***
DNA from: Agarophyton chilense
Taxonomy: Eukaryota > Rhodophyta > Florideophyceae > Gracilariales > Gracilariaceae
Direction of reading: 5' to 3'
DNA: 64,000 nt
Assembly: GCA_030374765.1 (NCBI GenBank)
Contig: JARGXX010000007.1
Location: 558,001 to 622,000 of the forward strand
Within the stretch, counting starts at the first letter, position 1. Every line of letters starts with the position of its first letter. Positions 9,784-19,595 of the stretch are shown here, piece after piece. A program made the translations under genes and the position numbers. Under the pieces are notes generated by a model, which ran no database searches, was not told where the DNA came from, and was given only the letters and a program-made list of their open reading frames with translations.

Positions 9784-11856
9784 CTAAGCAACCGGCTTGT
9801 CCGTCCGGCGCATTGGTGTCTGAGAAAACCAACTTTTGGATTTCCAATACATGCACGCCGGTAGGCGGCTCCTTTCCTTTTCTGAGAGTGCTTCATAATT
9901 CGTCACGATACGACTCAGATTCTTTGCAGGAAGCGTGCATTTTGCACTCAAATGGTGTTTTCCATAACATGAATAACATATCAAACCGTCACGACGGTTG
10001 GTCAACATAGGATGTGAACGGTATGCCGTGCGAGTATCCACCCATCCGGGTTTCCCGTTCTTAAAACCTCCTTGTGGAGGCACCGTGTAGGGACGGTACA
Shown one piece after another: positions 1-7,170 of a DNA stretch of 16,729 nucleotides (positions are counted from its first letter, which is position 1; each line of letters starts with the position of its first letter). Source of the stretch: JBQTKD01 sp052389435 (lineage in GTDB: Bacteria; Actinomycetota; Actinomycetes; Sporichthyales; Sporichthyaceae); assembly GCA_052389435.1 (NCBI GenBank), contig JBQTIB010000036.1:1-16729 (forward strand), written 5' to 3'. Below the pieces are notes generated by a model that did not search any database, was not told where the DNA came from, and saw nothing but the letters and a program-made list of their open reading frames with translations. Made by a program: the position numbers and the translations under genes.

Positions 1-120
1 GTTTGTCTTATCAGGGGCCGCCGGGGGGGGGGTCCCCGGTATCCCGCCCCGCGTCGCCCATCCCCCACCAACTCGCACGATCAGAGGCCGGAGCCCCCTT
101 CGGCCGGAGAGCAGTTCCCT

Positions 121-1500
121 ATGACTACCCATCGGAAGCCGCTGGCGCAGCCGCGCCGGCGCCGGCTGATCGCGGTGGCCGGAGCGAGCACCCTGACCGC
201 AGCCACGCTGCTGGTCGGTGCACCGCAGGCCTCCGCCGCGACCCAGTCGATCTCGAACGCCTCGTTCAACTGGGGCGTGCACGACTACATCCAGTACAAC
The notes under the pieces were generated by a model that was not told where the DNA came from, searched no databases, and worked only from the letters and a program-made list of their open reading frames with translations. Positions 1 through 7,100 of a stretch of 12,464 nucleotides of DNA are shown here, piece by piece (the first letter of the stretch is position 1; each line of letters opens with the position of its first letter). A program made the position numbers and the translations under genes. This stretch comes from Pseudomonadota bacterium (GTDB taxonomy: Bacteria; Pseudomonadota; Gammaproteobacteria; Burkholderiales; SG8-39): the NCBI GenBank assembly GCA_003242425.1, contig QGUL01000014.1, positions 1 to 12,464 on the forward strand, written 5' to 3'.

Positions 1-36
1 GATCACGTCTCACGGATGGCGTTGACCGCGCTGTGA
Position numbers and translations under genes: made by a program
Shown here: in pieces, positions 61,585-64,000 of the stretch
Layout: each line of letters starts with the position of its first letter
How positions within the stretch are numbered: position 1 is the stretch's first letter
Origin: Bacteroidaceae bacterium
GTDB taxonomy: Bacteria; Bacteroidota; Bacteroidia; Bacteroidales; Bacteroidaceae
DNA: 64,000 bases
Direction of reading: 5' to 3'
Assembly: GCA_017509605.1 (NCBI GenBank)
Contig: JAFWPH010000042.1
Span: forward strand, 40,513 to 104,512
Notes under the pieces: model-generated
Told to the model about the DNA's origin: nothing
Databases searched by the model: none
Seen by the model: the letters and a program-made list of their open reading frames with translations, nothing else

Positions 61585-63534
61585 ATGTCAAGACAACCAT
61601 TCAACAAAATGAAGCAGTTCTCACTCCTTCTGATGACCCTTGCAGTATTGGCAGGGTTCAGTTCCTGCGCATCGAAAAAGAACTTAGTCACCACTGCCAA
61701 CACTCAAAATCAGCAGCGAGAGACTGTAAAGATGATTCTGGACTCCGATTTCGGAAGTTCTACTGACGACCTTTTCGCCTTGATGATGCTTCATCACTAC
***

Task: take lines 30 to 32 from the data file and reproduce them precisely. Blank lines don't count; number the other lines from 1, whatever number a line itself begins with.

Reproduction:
DNA: 64,000 bases
Direction of reading: 5' to 3'
Assembly: GCA_017509605.1 (NCBI GenBank)